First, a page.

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There's No Free Lunch If You Can't Cook At Christmas

Bringing bread rolls doesn't get you out of doing the dishes.
By the time the meal is finished, I am so totally overwhelmed with guilt that I take on the role of 'chief cleaner upperer'.
By the time the meal is finished, I am so totally overwhelmed with guilt that I take on the role of 'chief cleaner upperer'.

It seems that every year, as soon as December arrives, the media goes into overdrive with scrumptious recipes to prepare for the Christmas feast. Glazed hams, succulent turkeys, sweet roasted vegetables all effortlessly prepared and consumed with love.

But what if you can't cook? What if the thought of preparing a meal for your family is as appealing as watching a procession of ants make their way up a wall? This is me, and what makes it worse is that I come from a family of great cooks.

I have a brother who prepares his own pizza base, a sister in-law who hand makes pasta, a sister who spends her spare time testing out different recipes and a father who has a flare for Asian cuisine. Then there is my mum, who learnt the craft of cooking with love from her mum and through every meal she creates the generations that came before her can be tasted.

Yes, I am the black sheep of the culinary world in our family.

For many years there has been a silent understanding within the family that meals at my house were never going to be a thing. I can remember only one occasion when I invited my family over for dinner and the stress of it sent me to bed with a migraine straight after.

I don't know why I am such a novice in the kitchen. Part of me thinks it may have something to do with my lack of interest in food, full stop. That's not to say I don't eat, I most certainly do, but I'm the kind of girl who would be just as happy with a sausage in bread from Bunnings as I would at a five star restaurant.

So at this time of year as we are preparing our family Christmas and every person is allocated a dish to bring, I have a sense of dread and anticipation as I wait for the usual request. "Mel, how about you bring some bread rolls and a bottle of wine?" This is delivered by my mother in a way that doesn't make me feel completely useless. In that very moment, she tries to make me believe that bread rolls could be the make-or-break of a successful meal and so the onus is on me to select the best rolls available.

My bread rolls are always contrasted by an assortment of colorful salads with ingredients I can barely recognise, let alone pronounce. The tastes are all balanced to perfection and they are presented like works of art. Magnificent platters with matching servers surround the main meal of assorted meats and seafood. It is a banquet of royal standards. And there, somewhere in the middle, stands my breadbasket, looking as appealing as bread can.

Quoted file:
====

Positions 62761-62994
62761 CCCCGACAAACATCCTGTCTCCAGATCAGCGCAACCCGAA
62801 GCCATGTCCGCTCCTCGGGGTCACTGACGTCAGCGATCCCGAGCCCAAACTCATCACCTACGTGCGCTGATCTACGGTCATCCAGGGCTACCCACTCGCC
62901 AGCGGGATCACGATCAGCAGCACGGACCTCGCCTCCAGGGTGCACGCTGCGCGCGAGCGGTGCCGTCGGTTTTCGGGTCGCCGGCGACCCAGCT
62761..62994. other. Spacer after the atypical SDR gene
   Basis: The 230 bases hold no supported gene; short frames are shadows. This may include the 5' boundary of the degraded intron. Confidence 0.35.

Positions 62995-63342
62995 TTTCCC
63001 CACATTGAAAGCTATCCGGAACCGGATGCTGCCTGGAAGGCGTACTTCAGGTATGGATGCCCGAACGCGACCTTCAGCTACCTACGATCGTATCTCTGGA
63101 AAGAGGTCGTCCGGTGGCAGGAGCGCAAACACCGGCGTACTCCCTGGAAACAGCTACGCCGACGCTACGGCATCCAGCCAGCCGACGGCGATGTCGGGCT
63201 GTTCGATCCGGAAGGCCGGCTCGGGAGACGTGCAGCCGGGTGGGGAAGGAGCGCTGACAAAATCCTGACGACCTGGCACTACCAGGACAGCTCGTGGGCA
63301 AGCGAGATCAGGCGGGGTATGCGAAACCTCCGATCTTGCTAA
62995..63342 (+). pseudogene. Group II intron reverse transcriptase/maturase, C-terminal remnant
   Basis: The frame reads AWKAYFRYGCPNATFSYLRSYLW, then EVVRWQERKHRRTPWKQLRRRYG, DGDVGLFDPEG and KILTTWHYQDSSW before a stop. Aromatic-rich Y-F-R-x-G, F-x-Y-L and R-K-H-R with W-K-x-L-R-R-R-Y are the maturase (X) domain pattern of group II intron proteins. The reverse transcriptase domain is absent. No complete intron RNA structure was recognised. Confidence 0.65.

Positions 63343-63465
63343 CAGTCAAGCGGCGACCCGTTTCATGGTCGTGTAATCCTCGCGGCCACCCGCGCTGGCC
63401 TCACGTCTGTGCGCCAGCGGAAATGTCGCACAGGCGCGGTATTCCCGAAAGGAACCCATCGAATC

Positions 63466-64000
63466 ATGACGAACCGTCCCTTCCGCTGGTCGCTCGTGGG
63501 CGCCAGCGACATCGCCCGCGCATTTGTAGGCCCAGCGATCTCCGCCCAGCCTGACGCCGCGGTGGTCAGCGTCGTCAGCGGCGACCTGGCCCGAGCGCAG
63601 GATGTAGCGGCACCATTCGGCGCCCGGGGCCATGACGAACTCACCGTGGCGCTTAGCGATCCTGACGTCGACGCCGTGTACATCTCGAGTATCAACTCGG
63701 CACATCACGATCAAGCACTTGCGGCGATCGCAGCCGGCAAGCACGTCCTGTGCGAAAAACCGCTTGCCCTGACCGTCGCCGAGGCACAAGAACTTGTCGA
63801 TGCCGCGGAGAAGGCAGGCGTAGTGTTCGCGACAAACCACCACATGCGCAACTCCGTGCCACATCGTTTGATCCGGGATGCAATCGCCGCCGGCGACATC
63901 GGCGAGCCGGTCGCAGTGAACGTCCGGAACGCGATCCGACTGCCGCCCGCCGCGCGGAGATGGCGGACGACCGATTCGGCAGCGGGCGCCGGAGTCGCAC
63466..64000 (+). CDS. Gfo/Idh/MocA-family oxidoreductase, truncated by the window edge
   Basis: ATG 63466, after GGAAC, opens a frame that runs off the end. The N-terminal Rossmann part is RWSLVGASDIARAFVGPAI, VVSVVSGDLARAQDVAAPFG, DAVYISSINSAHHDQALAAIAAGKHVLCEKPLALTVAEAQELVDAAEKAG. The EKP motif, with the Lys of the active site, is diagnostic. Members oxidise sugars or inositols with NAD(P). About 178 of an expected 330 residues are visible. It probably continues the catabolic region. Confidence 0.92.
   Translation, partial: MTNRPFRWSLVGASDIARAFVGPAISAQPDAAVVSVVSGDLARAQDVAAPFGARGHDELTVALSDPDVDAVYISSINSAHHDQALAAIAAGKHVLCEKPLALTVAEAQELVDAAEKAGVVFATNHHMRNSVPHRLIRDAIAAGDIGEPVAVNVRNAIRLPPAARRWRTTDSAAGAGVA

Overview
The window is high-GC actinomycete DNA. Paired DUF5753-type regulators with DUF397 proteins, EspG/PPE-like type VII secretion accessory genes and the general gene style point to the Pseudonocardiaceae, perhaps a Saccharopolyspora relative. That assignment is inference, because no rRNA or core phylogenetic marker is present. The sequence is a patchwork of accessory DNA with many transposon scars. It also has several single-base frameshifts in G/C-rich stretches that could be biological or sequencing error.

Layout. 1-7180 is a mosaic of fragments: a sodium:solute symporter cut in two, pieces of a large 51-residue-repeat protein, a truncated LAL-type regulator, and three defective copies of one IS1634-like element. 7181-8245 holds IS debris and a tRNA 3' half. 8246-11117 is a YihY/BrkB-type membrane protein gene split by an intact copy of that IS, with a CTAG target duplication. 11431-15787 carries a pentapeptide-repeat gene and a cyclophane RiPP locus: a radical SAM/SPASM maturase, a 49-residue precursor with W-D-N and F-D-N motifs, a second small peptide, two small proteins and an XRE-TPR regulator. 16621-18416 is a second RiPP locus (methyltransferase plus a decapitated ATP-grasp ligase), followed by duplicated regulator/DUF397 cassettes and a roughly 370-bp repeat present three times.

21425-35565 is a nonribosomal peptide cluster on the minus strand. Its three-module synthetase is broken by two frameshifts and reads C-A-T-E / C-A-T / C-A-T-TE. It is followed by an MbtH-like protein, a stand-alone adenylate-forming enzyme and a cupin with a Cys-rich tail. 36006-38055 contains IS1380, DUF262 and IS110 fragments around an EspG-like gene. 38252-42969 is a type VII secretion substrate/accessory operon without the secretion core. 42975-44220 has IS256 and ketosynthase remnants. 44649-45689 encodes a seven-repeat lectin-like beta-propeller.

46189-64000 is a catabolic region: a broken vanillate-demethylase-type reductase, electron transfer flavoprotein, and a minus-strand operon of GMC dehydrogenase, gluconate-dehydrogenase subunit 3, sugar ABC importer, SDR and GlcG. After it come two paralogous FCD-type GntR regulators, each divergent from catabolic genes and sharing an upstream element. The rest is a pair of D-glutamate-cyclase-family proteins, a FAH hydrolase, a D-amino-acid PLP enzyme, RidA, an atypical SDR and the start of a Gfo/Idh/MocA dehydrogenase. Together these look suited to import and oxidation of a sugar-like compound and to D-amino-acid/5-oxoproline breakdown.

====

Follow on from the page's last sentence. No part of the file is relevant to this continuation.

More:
And the worst part? Everyone compliments me on the bread in an attempt make me feel like one of them; a 'foodie,' a 'culinary wiz' or just someone that cares.

My mother refuses to acknowledge my struggles in the kitchen, believing that it is just a hidden talent I have yet to tap in to. She's kidding herself. She tries in her own way to get me interested, and has even gone so far as to bring bags of ingredients to my house to show me how to make my grandmothers chicken casserole that we loved so much growing up. Or her beautiful vegetable soup that gives you an instant surge of energy and good health. I sit on the other side of the kitchen bench, glass of wine in hand, trying to channel my inner Nigella unsuccessfully.

Now many would think that this lack of skill in the kitchen could be a good thing because I am relinquished from the tedious cooking obligations. Well there is no free lunch. By the time the meal is finished, I am so totally overwhelmed with guilt that I take on the role of 'chief cleaner upperer'. As everyone kicks back with full bellies to discuss the magnificent meal they just ate and share cooking tips, I head straight to the kitchen to be greeted by the bombshell that awaits with my name on it. While a tedious a job, I would much prefer to be scrubbing pots than be part of the masterclass in the next room.

Once the kitchen is clean, I join the rest of the family who, by this stage, are either sprawled on the couch sound asleep or waddling around the house as if they are about to give birth to a baby elephant.

I can't help but wonder if the stress of preparing the most perfect meal was really worth it. The endless phone calls and emails to exchange recipes and ideas, the hours of preparation and cooking time, all to be demolished within minutes. Or maybe that's just my excuse.

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